- Small spoon spatula: My mom actually gave me this exact set several years ago for Christmas. I’m not married to the Rachael Ray version – just find a really small one like the smallest one available in that set. I love how this one is the “spoon” variety too, which makes it easier to maneuver. I definitely use it once a day, and I always hand wash it because I typically use it several times throughout a cooking session. It fits into all sorts of tight spaces to help me make sure I get every last bit out of whatever I’m making.
- Garlic press: I gave myself one of these for no reason earlier this year because I got sick of peeling so much garlic. This press allows you to put the whole clove, skin and all, in the press. I think I lose a bit of garlic in the process, but it’s a negligible amount and so worth it not to have to do all of that peeling, especially with as much garlic as we eat around here.
- Glass measuring cups: Again, I use these everyday. I have two two-cup versions, one four-cup, and one eight-cup. They stack easily, so if your cook doesn’t have one capacity, that would make a great gift.
- Apron: Find an apron locally if at all possible. I am a bit picky about my aprons, though. They need to have at least two large pockets, be made out of comfortable, easily adjustable material, and very washable.
- Bluetooth speaker: This is stretching things a bit here, but this might be a fun option for the cook who has everything. I actually bought this for Grant last year for his office, but I have since adopted it as my own in the kitchen. I love to listen to podcasts, audiobooks, and music while I’m cooking, so this makes it super easy to put the speaker right close to my work station. I can cook and learn at the same time. It also puts off decent enough sound for a good dance party if the rest of the family is around (or even when they’re not!).
- Cutting boards: I have decided to recycle all of my plastic cutting boards this year. I’m taking this tactic, and I’m going to buy a beautiful hand-carved maple cutting board like this one to keep on the counter for all of my fruit and veggie cutting. I’m planning to buy one or two plastic cutting boards like this (the bigger, the better if you ask me) to reserve for meat, poultry, and fish. I’ve known that I needed to do this for some time, but most of my cutting boards are on their last legs so now is the time to make the switch. Of course, using only locally-raised meat and poultry from local farmers helps decrease the concerns of getting sick, but two cutting boards seems like a good solution.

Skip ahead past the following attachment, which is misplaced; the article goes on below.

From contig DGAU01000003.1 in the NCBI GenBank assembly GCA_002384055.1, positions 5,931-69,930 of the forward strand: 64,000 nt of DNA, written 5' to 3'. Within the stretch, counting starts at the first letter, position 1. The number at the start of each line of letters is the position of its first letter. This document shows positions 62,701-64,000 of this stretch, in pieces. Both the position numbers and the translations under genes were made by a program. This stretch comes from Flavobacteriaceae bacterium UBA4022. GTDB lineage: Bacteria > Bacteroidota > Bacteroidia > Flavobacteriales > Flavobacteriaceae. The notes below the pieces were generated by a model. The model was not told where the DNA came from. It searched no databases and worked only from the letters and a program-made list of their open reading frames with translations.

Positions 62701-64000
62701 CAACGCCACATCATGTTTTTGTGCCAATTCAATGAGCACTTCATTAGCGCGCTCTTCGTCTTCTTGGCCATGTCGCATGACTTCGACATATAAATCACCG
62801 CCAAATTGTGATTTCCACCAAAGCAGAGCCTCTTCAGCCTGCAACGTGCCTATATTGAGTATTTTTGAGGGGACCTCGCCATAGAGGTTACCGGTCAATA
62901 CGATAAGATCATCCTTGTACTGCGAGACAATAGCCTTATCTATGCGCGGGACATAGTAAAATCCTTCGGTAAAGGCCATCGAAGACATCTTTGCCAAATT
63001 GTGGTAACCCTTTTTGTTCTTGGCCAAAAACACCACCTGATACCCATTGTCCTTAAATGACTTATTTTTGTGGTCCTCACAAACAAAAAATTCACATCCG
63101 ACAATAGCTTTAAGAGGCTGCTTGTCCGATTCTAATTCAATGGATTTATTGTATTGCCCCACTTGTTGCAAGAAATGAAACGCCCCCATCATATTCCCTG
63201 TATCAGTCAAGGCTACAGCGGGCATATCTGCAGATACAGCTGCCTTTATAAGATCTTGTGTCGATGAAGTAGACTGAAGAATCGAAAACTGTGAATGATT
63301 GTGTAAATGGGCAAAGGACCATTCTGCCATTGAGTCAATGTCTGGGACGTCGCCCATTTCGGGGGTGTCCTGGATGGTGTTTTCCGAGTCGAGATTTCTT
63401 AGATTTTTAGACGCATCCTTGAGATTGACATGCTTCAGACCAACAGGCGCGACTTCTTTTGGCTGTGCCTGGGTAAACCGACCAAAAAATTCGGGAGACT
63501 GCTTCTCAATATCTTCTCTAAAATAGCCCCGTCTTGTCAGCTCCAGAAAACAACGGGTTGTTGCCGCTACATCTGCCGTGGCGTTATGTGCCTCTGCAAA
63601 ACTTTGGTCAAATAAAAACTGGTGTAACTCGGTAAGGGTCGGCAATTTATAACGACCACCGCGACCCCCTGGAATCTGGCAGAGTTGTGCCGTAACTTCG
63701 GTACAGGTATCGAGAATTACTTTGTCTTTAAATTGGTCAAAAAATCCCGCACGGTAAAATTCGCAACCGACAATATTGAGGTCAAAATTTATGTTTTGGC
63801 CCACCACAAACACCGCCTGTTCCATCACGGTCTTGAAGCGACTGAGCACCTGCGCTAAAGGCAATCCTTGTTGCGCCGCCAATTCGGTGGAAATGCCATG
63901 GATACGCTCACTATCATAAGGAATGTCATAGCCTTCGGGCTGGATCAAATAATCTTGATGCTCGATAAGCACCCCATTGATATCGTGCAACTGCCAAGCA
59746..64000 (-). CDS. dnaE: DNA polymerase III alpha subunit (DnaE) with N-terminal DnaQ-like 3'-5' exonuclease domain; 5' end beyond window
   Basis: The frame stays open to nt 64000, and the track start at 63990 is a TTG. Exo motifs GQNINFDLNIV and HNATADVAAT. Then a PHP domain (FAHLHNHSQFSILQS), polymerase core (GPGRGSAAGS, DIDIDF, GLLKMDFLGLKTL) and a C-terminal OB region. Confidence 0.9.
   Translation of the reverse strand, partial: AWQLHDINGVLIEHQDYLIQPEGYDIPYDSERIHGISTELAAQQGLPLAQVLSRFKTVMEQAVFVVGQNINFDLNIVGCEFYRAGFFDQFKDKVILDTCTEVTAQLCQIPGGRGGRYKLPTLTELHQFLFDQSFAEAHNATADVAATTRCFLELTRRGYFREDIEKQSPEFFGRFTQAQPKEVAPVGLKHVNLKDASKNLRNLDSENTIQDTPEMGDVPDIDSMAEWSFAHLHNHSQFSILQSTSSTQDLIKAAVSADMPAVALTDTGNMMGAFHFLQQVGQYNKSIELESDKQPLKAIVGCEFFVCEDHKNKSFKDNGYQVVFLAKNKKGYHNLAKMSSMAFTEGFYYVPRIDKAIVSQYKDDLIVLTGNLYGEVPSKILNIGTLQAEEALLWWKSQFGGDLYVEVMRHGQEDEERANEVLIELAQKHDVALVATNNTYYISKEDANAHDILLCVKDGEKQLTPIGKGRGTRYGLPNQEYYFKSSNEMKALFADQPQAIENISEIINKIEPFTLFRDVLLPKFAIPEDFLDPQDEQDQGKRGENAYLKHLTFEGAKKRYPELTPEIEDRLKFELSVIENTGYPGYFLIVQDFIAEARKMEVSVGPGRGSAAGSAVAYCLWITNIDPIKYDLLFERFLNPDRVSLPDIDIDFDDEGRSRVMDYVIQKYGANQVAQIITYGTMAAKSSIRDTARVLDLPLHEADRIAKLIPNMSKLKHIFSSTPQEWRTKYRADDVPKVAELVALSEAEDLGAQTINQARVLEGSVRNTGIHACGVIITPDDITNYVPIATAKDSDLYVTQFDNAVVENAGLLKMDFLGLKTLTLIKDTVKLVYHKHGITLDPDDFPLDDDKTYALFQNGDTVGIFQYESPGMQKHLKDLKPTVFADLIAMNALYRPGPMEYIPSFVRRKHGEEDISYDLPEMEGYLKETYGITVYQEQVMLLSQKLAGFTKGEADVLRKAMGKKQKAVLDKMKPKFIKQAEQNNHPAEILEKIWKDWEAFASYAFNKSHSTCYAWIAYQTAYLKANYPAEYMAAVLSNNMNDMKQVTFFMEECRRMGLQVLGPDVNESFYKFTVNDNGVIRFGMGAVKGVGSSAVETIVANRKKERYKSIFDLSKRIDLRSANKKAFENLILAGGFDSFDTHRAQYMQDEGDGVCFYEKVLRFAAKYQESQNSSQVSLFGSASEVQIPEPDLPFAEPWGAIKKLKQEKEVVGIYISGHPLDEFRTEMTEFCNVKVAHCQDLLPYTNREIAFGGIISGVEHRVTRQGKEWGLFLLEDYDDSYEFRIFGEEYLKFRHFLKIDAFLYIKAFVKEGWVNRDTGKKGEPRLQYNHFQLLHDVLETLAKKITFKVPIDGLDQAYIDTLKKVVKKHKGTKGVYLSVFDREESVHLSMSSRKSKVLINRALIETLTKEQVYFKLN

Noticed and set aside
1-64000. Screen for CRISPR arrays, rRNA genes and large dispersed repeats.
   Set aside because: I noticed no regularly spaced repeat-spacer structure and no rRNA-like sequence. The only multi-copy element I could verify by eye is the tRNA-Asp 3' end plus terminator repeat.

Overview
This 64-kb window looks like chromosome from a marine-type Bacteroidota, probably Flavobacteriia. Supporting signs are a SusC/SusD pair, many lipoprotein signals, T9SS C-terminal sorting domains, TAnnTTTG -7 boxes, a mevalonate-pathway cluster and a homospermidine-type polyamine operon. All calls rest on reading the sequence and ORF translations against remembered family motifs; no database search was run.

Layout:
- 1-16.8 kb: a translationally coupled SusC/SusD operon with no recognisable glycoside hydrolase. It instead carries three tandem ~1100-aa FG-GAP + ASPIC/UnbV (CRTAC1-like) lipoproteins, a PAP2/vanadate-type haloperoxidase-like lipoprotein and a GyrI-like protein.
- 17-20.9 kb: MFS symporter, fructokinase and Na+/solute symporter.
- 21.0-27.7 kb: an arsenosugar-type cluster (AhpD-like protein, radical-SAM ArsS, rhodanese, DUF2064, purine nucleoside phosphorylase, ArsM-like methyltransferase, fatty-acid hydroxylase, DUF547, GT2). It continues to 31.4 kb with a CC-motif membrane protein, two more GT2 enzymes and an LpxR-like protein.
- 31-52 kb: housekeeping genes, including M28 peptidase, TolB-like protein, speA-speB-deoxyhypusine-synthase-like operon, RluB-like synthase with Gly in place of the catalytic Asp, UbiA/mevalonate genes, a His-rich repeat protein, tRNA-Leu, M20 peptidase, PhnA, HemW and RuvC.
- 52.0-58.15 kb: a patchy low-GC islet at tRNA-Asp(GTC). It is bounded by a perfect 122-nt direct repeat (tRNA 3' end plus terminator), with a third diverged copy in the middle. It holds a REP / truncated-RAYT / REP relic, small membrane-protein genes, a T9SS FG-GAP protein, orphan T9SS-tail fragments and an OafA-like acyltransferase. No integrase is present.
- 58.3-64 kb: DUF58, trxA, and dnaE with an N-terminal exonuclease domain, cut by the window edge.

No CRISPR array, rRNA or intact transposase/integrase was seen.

- Glass jars: You can’t go wrong giving glass jars, if you ask me. We use them for food storage, as drinking glasses, for canning, and a few other things I’m not thinking of I’m sure. Even better if you fill them with something first!
- Electric kettle: I think I’ve raved about this thing before, but they are so great, especially if you love coffee or tea. I really like this one because you can adjust the water temperature depending on what type of tea or coffee you’re making. I find other uses for it as well, basically anytime I need hot water in a hurry. If you need a nice gift, this would be a great idea to couple with some locally roasted coffee or local tea.
- Pressure cooker: I know pressure cookers can be a bit scary, but the new versions are much safer and more dummy-proof (obviously since I use it everyday!). I wouldn’t have time to cook nearly as much as I do without the pressure cooker – stock and beans especially.
- Wide-mouth funnel: This thing came with my very first canning set many years ago, and I have quickly found all sorts of other uses for it besides canning. I dare you to buy one and not be pleasantly surprised at 1) how many times you use it and 2) how many messes it saves you.
- Immersion blender: Tons of my soups are soo much easier with an immersion blender. They’re inexpensive and so practical that I think everyone should have one. Holiday festivity tip: whenever I’m feeling like I’ve overindulged a bit, I roast whatever veggies I have on hand and throw together some roasted vegetable soup to eat for a few days and get me back on track.
Ok, now it’s your turn – what’s your favorite kitchen basic? What have I missed?!